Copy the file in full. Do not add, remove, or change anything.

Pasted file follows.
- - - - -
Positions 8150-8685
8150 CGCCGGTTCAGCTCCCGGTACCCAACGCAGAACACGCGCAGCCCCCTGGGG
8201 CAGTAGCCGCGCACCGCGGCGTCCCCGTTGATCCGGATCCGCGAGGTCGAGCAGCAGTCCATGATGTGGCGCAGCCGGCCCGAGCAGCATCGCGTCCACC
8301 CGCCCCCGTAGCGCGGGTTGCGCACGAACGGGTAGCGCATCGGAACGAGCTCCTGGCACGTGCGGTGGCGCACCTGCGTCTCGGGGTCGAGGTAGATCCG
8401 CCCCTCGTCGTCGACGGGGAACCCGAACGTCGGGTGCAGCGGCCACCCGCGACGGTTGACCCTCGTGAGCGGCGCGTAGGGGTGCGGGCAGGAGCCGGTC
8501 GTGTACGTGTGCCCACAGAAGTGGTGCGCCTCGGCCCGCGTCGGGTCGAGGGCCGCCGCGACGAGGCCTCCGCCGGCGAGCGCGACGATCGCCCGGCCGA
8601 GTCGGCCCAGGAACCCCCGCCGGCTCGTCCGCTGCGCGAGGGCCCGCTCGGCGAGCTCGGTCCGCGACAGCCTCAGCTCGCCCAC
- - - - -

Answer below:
Positions 8150-8685
8150 CGCCGGTTCAGCTCCCGGTACCCAACGCAGAACACGCGCAGCCCCCTGGGG
8201 CAGTAGCCGCGCACCGCGGCGTCCCCGTTGATCCGGATCCGCGAGGTCGAGCAGCAGTCCATGATGTGGCGCAGCCGGCCCGAGCAGCATCGCGTCCACC
8301 CGCCCCCGTAGCGCGGGTTGCGCACGAACGGGTAGCGCATCGGAACGAGCTCCTGGCACGTGCGGTGGCGCACCTGCGTCTCGGGGTCGAGGTAGATCCG
8401 CCCCTCGTCGTCGACGGGGAACCCGAACGTCGGGTGCAGCGGCCACCCGCGACGGTTGACCCTCGTGAGCGGCGCGTAGGGGTGCGGGCAGGAGCCGGTC
8501 GTGTACGTGTGCCCACAGAAGTGGTGCGCCTCGGCCCGCGTCGGGTCGAGGGCCGCCGCGACGAGGCCTCCGCCGGCGAGCGCGACGATCGCCCGGCCGA
8601 GTCGGCCCAGGAACCCCCGCCGGCTCGTCCGCTGCGCGAGGGCCCGCTCGGCGAGCTCGGTCCGCGACAGCCTCAGCTCGCCCAC